In this Letter, we propose a general framework for analyzing DLM by mapping them onto a dynamical system and by employing the Generating Functional (GF) approach to analyze their typical behavior. More specifically, we investigate the landscape in function space around a reference function by perturbing its parameters (weights in the DLM setting), and quantifying the entropy of the corresponding functions space for a given level of error with respect to the reference function. This provides a measure for the abundance of nearly-perfect solutions and hence an indication for the ability to obtain good approximations using DLM. The function error measure is defined as the expected difference (Hamming distance in the discrete case) between the perturbed and reference functions’ outputs given the same input (additional explanation is provided in Li2 ()). This setup is reminiscent of the teacher-student scenario, commonly used in the neural networks literature Saad (1998) where the average error serves as a measure of distance between the perturbed and reference network in function space. For certain classes of reference networks, we obtain closed form solutions of the error as a function of perturbation on each layer, and consequently the weight-space volume for a given level of function error. By the virtue of supervised learning and constraints imposed by the examples provided, high-error functions will be ruled out faster than those with low errors, such that the candidate function space is reduced and the concentration of low-error functions increases. A somewhat similar approach, albeit based on recursive mean field relations between each two consecutive layers separately, has been used to probe the expressivity of DLM Poole et al. (2016).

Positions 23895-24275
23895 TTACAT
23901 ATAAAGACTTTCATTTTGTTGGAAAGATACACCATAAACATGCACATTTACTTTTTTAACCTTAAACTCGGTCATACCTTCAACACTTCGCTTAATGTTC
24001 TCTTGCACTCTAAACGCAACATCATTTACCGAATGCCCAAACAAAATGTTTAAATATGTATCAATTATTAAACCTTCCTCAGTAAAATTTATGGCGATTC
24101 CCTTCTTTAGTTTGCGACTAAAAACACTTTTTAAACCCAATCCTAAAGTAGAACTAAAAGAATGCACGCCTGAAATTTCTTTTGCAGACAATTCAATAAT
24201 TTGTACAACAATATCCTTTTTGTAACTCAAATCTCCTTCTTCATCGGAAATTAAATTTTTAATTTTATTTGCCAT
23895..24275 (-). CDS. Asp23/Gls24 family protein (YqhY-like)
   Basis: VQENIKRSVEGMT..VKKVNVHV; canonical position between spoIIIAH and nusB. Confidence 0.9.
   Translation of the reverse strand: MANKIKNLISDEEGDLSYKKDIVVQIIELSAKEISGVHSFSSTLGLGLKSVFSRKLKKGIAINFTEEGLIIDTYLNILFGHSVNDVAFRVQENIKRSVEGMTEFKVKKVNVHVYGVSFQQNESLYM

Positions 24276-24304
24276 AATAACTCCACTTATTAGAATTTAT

Through the GF framework and entropy maximization, we analyze the typical behavior of different classes of models including networks with continuous and binary parameters (weights) and different topologies, both fully and sparsely connected. We find that as one lowers the error level, typical functions gradually better match the reference network starting from earlier layers to later ones. More drastically, for fully connected binary networks, weights in earlier layers of the perturbed functions will perfectly match those of the reference function, implying a possible successive layer by layer learning behavior. Sparsely connected topologies exhibit phase transitions with respect to the number of layers, by varying the magnitude of perturbation, similar to the phase transitions in noisy Boolean computation Mozeika et al. (2009), which support the need of deep networks for improving generalization.

Figure 1: (Color online). The model of two coupled DLMs. The reference and perturbed functions are denoted by (black edges) and (blue edges), respectively.

Densely connected network models–The model considered here comprises two coupled feed-forward DLM as illustrated in Fig. 1, one of which serves as the reference function and the other is obtained by perturbing the reference network parameters. We first consider the densely connected networks. Each network is composed of layers of neurons each. The reference function is parameterized by weight variables and maps an -dimensional input to an -dimensional output , through intermediate-layer internal representations and according to the stochastic rule